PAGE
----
Item #007291 The Great Republic: A History of America, inscribed by the editor. Winston S. Churchill, the wartime Prime Minister's namesake grandson.
The Great Republic: A History of America, inscribed by the editor
The Great Republic: A History of America, inscribed by the editor
The Great Republic: A History of America, inscribed by the editor
The Great Republic: A History of America, inscribed by the editor
The Great Republic: A History of America, inscribed by the editor
The Great Republic: A History of America, inscribed by the editor
The Great Republic: A History of America, inscribed by the editor
The Great Republic: A History of America, inscribed by the editor

The Great Republic: A History of America, inscribed by the editor

New York: Random House, 1999. First edition. Hardcover. This first edition is inscribed and dated by the editor, Prime Minister Winston S. Churchill's namesake grandson. The inscription, in blue ink in three lines on the blank recto of the leaf preceding the half title: "For John & Kathy | with best wishes | Winston S. Churchill". The book is described by the publisher as "Sir Winston Churchill's personal vision of American history, from the arrival of the first European settlers to the dawn of the Cold War." The text consists of selections from Churchill's A History of the English-Speaking Peoples as well as 24 articles and speeches.

Condition is near fine in a fine dust jacket. The binding is square, tight, and immaculate, with only trivial hints of shelf wear to extremities. The contents are nearly pristine, the deckled fore edges and bottom edges as immaculate as the interior of the book. Only the top edge of the text block shows mild soiling and spotting. The unclipped dust jacket is bright, clean, and complete. The dust jacket is protected in a removable, archival quality clear cover.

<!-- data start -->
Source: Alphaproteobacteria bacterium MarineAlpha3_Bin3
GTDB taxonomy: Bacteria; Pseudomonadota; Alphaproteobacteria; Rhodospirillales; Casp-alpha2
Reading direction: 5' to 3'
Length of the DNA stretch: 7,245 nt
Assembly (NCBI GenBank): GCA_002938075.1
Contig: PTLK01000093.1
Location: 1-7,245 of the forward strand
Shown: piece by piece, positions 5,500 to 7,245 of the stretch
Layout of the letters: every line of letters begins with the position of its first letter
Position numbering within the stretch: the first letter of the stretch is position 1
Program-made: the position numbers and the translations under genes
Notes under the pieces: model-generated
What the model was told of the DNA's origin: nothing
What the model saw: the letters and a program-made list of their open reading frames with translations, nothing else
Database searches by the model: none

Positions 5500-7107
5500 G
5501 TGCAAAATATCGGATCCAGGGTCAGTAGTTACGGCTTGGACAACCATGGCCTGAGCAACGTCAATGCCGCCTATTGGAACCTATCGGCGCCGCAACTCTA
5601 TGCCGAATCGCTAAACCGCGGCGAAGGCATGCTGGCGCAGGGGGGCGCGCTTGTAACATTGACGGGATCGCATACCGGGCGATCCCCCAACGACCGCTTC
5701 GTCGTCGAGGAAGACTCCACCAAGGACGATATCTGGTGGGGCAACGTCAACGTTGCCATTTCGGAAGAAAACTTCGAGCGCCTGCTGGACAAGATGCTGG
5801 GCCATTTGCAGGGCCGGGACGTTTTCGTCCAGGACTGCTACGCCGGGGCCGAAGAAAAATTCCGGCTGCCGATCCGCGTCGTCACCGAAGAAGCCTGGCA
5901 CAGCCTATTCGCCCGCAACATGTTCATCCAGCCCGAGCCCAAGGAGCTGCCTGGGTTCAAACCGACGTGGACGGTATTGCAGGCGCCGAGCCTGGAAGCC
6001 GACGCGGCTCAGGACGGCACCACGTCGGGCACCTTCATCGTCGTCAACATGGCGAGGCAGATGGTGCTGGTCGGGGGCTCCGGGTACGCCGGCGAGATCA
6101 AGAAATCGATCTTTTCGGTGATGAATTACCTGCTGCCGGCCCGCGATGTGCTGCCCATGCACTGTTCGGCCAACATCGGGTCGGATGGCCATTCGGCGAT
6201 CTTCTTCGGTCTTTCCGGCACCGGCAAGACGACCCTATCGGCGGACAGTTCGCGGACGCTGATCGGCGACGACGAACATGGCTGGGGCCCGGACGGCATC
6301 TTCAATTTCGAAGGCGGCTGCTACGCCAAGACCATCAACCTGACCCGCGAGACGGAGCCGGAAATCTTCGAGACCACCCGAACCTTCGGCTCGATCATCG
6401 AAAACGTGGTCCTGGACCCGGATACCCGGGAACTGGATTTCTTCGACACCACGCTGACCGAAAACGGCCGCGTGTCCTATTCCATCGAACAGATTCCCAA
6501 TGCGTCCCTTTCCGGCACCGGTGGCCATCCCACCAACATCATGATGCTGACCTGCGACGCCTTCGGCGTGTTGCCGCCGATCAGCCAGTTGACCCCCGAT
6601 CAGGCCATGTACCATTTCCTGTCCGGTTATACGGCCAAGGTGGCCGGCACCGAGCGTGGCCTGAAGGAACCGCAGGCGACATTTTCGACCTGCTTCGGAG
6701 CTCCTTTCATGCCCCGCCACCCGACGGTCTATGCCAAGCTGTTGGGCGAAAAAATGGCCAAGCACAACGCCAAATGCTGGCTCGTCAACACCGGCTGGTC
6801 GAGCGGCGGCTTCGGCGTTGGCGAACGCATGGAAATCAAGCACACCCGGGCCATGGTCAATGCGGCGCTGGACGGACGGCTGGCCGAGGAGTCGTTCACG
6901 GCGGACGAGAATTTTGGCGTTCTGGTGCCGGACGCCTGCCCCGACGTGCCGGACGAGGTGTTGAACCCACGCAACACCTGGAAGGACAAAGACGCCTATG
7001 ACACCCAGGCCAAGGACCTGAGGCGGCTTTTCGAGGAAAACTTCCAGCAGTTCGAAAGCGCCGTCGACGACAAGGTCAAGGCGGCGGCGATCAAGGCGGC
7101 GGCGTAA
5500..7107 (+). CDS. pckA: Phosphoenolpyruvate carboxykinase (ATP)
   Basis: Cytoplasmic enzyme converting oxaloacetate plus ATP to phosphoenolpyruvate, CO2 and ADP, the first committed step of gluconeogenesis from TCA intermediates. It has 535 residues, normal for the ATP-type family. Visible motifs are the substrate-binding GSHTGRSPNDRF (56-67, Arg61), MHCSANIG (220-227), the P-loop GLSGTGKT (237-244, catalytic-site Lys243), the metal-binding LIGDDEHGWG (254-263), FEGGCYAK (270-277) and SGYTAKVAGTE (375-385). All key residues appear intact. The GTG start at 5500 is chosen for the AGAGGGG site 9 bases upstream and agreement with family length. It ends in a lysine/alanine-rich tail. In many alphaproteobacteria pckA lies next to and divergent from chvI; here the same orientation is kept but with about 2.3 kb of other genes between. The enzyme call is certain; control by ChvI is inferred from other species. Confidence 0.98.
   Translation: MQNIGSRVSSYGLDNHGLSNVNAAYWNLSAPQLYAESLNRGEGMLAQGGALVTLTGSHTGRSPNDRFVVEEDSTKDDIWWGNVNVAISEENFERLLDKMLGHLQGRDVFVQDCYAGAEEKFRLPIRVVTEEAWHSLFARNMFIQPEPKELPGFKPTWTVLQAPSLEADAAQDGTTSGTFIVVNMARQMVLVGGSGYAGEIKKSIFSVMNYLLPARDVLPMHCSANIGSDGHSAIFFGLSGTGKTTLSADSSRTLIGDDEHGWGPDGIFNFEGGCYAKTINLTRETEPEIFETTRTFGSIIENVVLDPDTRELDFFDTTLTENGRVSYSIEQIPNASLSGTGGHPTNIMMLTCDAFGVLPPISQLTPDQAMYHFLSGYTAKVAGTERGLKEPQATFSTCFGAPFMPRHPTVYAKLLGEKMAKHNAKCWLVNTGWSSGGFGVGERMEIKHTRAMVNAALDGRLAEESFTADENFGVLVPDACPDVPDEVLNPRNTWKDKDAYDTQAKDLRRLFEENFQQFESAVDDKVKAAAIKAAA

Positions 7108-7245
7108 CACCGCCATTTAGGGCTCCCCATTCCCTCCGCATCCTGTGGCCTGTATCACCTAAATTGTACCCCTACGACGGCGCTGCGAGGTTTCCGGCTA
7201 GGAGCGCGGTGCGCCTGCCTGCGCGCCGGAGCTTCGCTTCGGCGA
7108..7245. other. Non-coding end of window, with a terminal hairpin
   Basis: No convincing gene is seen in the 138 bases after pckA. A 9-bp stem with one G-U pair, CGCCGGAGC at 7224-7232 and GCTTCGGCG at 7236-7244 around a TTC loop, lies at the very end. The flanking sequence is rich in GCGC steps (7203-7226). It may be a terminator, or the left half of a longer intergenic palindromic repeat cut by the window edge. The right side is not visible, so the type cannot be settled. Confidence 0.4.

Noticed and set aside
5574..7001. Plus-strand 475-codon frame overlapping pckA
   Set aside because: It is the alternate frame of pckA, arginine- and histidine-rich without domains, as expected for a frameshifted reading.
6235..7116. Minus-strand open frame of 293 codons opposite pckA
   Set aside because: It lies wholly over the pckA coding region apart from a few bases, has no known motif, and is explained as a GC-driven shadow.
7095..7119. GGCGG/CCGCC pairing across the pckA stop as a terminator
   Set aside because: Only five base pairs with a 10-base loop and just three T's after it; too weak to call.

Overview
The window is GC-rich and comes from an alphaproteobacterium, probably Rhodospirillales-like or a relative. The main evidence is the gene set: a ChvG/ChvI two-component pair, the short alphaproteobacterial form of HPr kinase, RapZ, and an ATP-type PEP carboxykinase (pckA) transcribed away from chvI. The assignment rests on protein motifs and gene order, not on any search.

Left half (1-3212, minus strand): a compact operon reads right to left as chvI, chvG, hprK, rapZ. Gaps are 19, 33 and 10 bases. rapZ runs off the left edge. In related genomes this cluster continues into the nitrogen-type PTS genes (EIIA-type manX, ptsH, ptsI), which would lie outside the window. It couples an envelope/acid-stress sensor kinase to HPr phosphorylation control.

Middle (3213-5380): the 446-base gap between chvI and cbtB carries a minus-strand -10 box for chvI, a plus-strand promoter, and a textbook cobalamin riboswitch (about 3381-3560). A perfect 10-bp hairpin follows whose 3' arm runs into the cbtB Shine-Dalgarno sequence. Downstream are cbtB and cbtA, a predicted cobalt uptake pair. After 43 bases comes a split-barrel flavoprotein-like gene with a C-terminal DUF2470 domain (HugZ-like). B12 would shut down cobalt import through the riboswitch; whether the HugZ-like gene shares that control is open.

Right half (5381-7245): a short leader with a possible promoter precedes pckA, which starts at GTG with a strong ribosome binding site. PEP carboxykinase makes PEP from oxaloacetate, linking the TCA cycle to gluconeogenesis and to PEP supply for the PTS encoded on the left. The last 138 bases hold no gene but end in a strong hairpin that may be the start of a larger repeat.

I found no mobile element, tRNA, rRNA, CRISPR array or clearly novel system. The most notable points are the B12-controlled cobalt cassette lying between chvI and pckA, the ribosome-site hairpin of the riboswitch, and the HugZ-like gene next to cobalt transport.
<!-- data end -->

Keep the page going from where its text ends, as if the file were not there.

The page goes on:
This book edited by Sir Winston Churchill’s namesake grandson encapsulates Churchill's informed and insightful observations on the history of America. The editor, Winston S. Churchill (1940-2010) was born the year his grandfather became wartime Prime Minister. The son of Randolph Churchill and Pamela Digby, he was a journalist, Tory Member of Parliament (1970-1997), and author.

The cultural commonality and vitality of English-speaking peoples animated Churchill throughout his life, from his Victorian youth in an ascendant British Empire to his twilight in the midst of the American century. Churchill, the child of an American mother and descended from British nobility on his father's side, paid particular heed to the 'special relationship' between Britain and the United States. Perhaps to some extent he regarded himself as a personification of that relationship. When Churchill first addressed the U.S. Congress on 26 December 1941 he famously quipped, "I cannot help reflecting that if my father had been American and my mother British, instead of the other way around, I might have got here on my own." Among the English-speaking peoples, Churchill considered Britain and the United states in particular "united by other ties besides those of State policy and public need." During his wartime speech at Harvard, among the "ties of blood and history" Churchill cited were, "Law, language, literature - these are considerable factors. Common conceptions of what is right and decent, a marked regard for fair play, especially to the weak and poor, a stern sentiment of impartial justice, and above all the love of personal freedom, or as Kipling put it: 'Leave to live by no man's leave underneath the law' - these are common conceptions on both sides of the ocean among the English-speaking peoples" (6 September 1943 speech at Harvard University). The reinforcement and constructive application of these common conceptions and common history - upon which so much of 20th Century history hinged - would continue to the very end of Churchill's life and career.

Reference: Cohen A301.1. Item #007291

Price: $150.00